By Phil Mattingly and Deirdre Walsh, CNN
(CNN) — The House of Representatives will have to revote Wednesday morning on Republicans’ plans to overhaul the US tax system, though the legislation is still expected to pass both chambers in Congress and be on President Donald Trump’s desk in the next 24 hours.
A version of the bill passed along sharp partisan lines, 227-203, with 12 House GOP members opposing the legislation, and no Democrats voting for it, earlier Tuesday. But shortly after debate started in the Senate, the House Majority Leader’s office advised its conference to be prepared to vote Wednesday citing Senate rules that would likely strip out certain parts of the final bill in order to pass with a simple majority.
The Senate is expected to clear the bill later Tuesday, with Vice President Mike Pence presiding over the vote. After the bill clears the House again as it’s expected to do, the measure then heads to the President’s desk for his signature before the Christmas holiday, making good on the Republican Party’s promise to enact tax relief by the end of the year.
As House Republicans prepared to vote on the tax bill the first time, Speaker Paul Ryan was seated next to the conservative House Freedom Caucus Chairman Mark Meadows, a North Carolina Republican. The two men have clearly had to go head to head at certain points on health care and spending bills, but on tax reform, the House Freedom Caucus has worked hand in glove with leadership.
Ryan spoke from the floor and said that this vote on the tax bill is a “generational defining moment.”
“This is without question the single most important thing we can do to once again make America the best place to do business,” Ryan said.
Protesters were repeatedly removed from the chamber for shouting “kill the bill, don’t kill us,” in the minute before the House vote.
Now, Republicans are just hours away from officially collecting their first major legislative win this year, one that not only delivers on a campaign promise to overhaul the US tax system, but also nets another GOP pledge to repeal at least part of the Affordable Care Act in ending the penalty tied to Obamacare’s mandate to have health insurance.
But the victory is also at least in part a gamble Republicans are making ahead of next year’s midterm elections, as the party will vote for the legislation amid tough poll numbers for what it’s proposing to do as well as critical analyses that say the plan will add billions to the national debt and eventually raise taxes on some key groups.
But in the end, no bad analysis, no bad poll, no bad headline has dissuaded Republicans from moving forward on this bill. Nothing at this point is going to change that.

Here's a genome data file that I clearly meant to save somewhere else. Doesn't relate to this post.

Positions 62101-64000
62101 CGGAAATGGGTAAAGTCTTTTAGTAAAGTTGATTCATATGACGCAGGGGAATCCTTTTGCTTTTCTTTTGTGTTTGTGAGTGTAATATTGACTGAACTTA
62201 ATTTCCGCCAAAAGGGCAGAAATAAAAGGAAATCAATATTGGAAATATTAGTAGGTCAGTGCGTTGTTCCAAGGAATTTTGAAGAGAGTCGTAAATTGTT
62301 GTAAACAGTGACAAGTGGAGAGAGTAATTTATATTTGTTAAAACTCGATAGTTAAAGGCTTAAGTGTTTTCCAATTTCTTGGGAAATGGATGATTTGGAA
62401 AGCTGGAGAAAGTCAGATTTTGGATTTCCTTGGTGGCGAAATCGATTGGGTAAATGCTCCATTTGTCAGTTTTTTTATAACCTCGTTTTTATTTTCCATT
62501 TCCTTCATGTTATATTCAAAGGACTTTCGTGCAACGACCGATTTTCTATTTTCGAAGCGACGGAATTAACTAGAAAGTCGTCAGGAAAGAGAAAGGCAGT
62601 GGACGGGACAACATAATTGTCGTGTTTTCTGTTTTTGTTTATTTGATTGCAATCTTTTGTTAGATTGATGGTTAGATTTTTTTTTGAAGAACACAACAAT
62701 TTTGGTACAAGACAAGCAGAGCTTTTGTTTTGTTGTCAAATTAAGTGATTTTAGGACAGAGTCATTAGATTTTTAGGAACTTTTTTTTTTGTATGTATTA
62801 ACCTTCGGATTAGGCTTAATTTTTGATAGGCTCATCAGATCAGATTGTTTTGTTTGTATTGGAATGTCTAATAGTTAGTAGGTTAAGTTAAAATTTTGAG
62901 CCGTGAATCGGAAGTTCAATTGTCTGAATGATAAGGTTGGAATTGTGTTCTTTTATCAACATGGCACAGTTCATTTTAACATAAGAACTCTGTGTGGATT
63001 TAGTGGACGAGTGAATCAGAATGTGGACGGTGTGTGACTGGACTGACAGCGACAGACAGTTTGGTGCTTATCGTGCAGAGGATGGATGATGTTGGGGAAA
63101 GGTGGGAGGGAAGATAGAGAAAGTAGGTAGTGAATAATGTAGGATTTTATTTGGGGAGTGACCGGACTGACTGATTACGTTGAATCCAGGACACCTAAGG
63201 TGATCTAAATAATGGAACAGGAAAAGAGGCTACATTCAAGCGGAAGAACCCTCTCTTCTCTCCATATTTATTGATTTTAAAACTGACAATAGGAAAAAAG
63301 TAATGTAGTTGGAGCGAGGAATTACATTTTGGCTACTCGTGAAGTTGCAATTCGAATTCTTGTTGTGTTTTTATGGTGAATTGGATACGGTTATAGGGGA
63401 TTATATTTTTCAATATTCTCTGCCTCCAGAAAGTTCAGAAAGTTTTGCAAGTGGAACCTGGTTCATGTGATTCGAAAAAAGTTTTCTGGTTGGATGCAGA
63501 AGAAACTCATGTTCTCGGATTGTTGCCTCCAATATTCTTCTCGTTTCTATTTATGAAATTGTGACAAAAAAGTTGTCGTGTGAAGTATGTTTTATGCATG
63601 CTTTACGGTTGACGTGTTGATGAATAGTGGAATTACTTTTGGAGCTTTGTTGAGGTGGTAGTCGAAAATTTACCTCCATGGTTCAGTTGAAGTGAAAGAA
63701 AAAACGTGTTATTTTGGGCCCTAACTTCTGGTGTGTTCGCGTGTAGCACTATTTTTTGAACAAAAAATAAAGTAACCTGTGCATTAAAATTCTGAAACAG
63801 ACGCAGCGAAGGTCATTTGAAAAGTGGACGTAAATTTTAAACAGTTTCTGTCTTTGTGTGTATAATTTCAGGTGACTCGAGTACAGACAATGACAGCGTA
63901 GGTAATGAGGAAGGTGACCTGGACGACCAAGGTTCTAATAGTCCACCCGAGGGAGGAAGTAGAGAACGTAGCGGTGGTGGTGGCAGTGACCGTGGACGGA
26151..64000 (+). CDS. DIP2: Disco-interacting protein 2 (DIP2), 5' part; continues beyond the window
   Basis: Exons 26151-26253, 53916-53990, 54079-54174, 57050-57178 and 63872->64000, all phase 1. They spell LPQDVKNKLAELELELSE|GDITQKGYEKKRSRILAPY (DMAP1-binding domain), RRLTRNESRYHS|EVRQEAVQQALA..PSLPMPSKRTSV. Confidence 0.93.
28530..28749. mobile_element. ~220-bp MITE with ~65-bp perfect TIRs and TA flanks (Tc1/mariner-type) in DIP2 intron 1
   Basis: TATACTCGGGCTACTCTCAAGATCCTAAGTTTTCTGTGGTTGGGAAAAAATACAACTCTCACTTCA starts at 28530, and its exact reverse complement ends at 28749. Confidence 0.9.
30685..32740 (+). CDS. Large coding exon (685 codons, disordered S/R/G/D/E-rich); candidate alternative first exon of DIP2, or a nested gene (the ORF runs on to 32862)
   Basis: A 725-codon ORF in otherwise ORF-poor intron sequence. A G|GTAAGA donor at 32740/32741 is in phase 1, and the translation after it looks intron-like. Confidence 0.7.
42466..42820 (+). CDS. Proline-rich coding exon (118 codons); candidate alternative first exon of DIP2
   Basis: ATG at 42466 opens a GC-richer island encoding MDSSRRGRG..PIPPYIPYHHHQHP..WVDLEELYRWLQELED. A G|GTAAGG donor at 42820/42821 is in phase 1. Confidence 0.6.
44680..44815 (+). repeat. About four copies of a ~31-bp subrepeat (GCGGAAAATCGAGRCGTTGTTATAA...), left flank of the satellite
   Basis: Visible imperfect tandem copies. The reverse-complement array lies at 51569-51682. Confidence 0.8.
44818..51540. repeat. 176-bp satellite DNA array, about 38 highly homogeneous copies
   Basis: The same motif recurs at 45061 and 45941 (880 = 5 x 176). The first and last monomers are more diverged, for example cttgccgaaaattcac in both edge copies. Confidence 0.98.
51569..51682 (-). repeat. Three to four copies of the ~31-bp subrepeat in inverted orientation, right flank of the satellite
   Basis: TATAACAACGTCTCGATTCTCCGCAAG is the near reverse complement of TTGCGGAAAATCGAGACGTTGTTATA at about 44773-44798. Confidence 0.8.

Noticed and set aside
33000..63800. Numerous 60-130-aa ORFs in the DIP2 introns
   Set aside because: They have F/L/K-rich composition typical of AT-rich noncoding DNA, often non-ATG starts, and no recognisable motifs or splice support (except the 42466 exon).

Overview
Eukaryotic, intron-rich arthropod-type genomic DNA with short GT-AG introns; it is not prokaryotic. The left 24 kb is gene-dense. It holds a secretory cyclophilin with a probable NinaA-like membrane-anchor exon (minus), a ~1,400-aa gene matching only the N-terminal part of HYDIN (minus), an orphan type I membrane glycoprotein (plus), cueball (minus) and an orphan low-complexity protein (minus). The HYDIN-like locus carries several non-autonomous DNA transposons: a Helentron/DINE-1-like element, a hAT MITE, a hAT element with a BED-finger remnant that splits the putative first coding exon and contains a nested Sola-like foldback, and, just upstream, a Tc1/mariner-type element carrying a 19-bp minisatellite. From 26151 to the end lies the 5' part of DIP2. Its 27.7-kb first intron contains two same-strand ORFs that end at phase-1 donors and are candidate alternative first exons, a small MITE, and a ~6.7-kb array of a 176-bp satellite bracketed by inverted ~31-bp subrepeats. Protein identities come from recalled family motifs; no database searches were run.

The Senate is also expected to vote Tuesday after the House. The chamber has taken the bill up and is in its 10 hours scheduled for debate on the bill. That said, Republicans can yield back their time if they want to quicken the process.
Senate Majority Leader Mitch McConnell, on the Senate floor, made the announcement that the Senate plans on voting Tuesday on the tax bill.
“After the House votes this afternoon, the Senate will begin debate and will proceed to a vote on passage later this evening,” McConnell said.
CNN has covered what’s in the final bill extensively, but here are just a few of the highlights: The plan — which critics say is heavily weighted to ease the tax burden of businesses rather than the middle class — drops the corporate tax rate down from 35% to 21%, repeals the corporate alternative minimum tax, nearly doubles the standard deduction for individuals and restructures the way pass-through businesses are taxed. The bill keeps seven personal income tax brackets, and lowers that tax rates for most brackets, including dropping the top rate to 37% from 39.6%.
For more on what exactly is in the bill’s policy, check out CNN Money’s in-depth coverage since the final bill’s release last Friday.
The final analyses of the GOP House-Senate conference report are also starting to come in. Here’s a quick rundown:
Joint Committee on Taxation: The JCT found that all income groups will, on average, see a tax cut in 2019, though the projections worsen over time. In 2019, all taxpayers would see an 8% tax cut. In total, about 10 percent of the $1.5 trillion tax cut would go directly into middle households. Those making more than $500,000 would receive approximately 12 percent of the total tax cut. The JCT, however, found that by 2027 taxpayers earning up to $75,000 would receive a tax increase — this would stem from the sunsetting individual rate cuts in the final GOP bill, along with the repeal of the Affordable Care Act’s individual mandate.
Tax Foundation: The bill will increase the debt by $448 billion over the next 10 years when scored on a dynamic basis (accounting for growth provisions in the bill.) This is a more optimistic view of things than other analyses — the Tax Foundation is considered more aggressive with its assumptions for economic growth than other entities — yet the legislation still clearly adds to the debt over 10 years, contrary to some Republican promises.
The analysis also showed the bill would boost gross domestic product by 1.7% on a long-term basis.
Tax Policy Center: The Tax Policy Center found that the final bill would reduce taxes on average for all income groups in 2018, with higher income houses receiving the largest average tax cuts per percentage of after-tax income. The largest cuts would go to taxpayers in the 95th to 99th percentiles of income. The TPC projected that individual taxes would be reduced on average by $1,600 in 2018, but by 2027 more than half of households would face an average tax increase of $180.
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